Food, Cooking, Picnic, Tailgate, & Backyard Recipes plus more...
BEST Places to Picnic Guide powered by ABE
Custom Search

AZ Picnic Menu | Grocery Tips | Picnic Menus | Picnic Tips

Home >> Alan's Picnic Guides >> Arizona

 Picnic Menu Ideas & Planning
Picnic Menu Ideas & Planning

1000s of great recipes and picnic menu ideas



Fort Bowie National Historic Site


3203 South Old Fort Bowie Road
Bowie, AZ 85605

(520) 847-2500

Area 999.45 acres
Established: July 29, 1972

Website: Fort Bowie National Historic Site

Fort Bowie commemorates the bitter conflict between Chiricahua Apaches and the U.S. military - a lasting monument to the bravery and endurance of U.S. soldiers in paving the way for settlement and the taming of the western frontier.

View Larger Map 

It provides insight into a "clash of cultures," a young nation in pursuit of "manifest destiny," and the hunter/gatherer society fighting to preserve its existence.

Fort Bowie

For more than 30 years Fort Bowie and Apache Pass were the focal point of military operations eventually culminating in the surrender of Geronimo in 1886 and the banishment of the Chiricahuas to Florida and Alabama.  It was the site of the Bascom Affair, a wagon train massacre, and the Battle of Apache Pass, where a large force of Chiricahua Apaches under Mangus Colorados and Cochise fought the California Volunteers.

Plan Your Visit

The hike in to the fort is part of the Fort Bowie experience.  Visitors can get a sense of the lonely isolation that the soldiers experienced while stationed there.  The trail also winds past remains of a Butterfield Stage Coach Station, the post cemetery, an Apache Wickiup, the Chiricahua Apache Indian Agency, Apache Springs, the original fort and finally the more elaborate Fort Bowie and the visitor center. 

A minimum of two hours is recommended for the round trip visit.  While at the fort, visitors can tour the ruins of Fort Bowie, view the exhibits inside the visitor center, bird watch, and hike the trails. Picnic facilities are located at the trailhead and the visitor center.

Things to Do

  • Activities include Bird Watching, Hiking, and Wildlife Viewing.
  • While at the fort, visitors can tour the ruins of Fort Bowie and view the exhibits inside the Visitor Center. 
  • Picnic facilities are located at the trailhead and the Visitor Center.


Fort Bowie National Historic Site (NHS) is located in the southeast corner of Arizona.  The park includes most of Apache Pass, which separates the Dos Cabezas Mountains on the north from the Chiricahua Mountains to the south. 

The Dos Cabezas and Chiricahua Mountains were the home and stronghold of the Chiricahua Apaches, and Apache Pass was an important travel route for the Indians, separating not only the mountain ranges, but also the San Simon Valley to the northeast and the Sulphur Springs Valley to the southwest. 

Aside from being a convenient crossroads, Apache Spring provided a reliable water source in an otherwise dry area.  Fort Bowie also lies at another crossroads - that of four different "life zones" which occur in this region. The hot and dry Sonoran Desert meets the milder Chihuahuan Desert, and the southern Rocky Mountains abut the northern Sierra Madres.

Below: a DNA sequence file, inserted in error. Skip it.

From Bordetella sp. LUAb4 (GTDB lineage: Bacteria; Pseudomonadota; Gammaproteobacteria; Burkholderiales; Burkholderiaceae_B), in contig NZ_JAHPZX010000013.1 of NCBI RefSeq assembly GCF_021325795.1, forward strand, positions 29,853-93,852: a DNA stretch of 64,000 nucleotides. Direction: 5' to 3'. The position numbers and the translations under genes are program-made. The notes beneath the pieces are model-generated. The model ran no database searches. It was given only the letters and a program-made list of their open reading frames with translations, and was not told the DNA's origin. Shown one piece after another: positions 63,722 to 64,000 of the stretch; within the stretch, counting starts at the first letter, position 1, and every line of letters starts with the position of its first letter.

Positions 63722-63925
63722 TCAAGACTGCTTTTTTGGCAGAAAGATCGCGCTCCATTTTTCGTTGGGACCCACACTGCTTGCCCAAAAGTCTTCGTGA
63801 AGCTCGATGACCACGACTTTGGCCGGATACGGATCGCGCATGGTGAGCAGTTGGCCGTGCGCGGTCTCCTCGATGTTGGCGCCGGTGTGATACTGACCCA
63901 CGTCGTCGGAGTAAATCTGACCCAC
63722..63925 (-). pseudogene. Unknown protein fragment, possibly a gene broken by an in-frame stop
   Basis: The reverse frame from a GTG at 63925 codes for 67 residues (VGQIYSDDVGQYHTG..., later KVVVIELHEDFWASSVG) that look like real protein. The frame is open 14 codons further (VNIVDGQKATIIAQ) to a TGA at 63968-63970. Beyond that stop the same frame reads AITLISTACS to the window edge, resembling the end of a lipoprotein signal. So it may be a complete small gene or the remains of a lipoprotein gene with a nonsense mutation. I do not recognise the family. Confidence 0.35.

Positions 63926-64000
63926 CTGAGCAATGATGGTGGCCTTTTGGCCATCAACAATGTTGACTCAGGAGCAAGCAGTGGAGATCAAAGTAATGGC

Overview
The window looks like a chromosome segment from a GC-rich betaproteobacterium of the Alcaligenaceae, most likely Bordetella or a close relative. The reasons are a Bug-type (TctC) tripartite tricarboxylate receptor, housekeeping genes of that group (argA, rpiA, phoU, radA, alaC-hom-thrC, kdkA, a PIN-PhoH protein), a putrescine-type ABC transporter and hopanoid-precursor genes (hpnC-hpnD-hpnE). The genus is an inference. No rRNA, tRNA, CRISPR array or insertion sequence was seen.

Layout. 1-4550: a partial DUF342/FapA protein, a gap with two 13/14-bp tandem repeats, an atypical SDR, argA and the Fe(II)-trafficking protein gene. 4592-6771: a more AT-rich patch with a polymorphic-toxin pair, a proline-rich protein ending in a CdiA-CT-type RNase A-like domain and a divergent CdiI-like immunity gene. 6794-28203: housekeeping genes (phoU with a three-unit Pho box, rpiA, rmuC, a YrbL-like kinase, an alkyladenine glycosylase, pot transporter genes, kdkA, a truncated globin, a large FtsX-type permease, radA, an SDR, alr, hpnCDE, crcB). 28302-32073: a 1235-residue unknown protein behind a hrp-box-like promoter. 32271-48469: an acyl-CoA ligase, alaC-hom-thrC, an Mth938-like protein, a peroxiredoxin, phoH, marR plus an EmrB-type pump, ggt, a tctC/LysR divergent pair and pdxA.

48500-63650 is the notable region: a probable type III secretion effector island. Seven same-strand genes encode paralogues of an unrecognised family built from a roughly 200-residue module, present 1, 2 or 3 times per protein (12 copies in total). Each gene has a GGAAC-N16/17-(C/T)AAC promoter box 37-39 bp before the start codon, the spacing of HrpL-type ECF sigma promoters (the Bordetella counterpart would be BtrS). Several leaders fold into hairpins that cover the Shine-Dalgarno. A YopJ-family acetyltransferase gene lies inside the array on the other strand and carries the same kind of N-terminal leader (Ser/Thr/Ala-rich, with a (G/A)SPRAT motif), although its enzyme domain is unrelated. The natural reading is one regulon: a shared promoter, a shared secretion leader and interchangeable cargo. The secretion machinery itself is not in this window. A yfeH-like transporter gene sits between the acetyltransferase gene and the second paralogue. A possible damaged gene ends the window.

This mixing of ecotypes results in a very diverse ecosystem, which is reflected in the variety of plant and animal life that is found here.

Elevations at Fort Bowie range from 4,550 to 5,250 feet, the upper elevation limit for the deserts, and a transition zone from grassland to woodland habitat types. Desert species such as creosote bush and mesquite are intermixed with the grama grasslands, and a variety of cacti and succulent species dot the rocky slopes. 

Hillsides consist of a mixture of chaparral and woodland species, such as mountain mahogany, manzanita, oaks, pines and junipers. The canyon bottoms are lush riparian woodlands of velvet ash and netleaf hackberry, fed by the perennial flow from Apache and Siphon Springs.

Much of Fort Bowie shows the adverse impacts of human disturbance. Development of the Fort itself changed the area, but grazing, water diversion, mining and fire suppression have also added to habitat degradation. Grazing and water diversion have altered the riparian area and hydrology around Apache Spring. 

Nonnative grasses have invaded much of the area, and suppression of fire along with grazing has increased the intrusion of woody species, such as mesquite, into the uplands. Roads in the area have also altered the natural runoff patterns and provided a pathway for the invasion of some exotic plant species. 

Despite these disturbances to natural habitat, the area is one of astounding diversity - some 30 species of reptiles, 65 mammal species and over 150 species of birds are found in this area.

From Willcox, AZ drive southeast for 20 miles on State Road #186 to the Fort Bowie turn off, then drive another eight miles on the unpaved road to the Fort Bowie Trailhead. Be prepared to walk the three miles round trip to the ruins and back to your car.

From the town of Bowie, the trailhead is located on Apache Pass Road, 13 miles south.

The park is 116 miles east of Tucson, AZ via I-10, and 227 miles from Phoenix, AZ.

Did You Know?
Cochise visited Fort Bowie, now a National Historic Site, socially on several occasions after he made peace with General Howard.  He would meet here, at the Post Trader building, to talk, trade and drink beer with the soldiers.

More Picnic Sites

Chili Bowl
Main Dish
Penn Dutch
Pot Pies
Slow Cooker
Veggies-Side Dish

Powered by ... All text is available under the terms of the GNU Free Documentation License.
E-mail | AlansKitchen Privacy Policy | Thank you

Contact Us | About Us | Site Map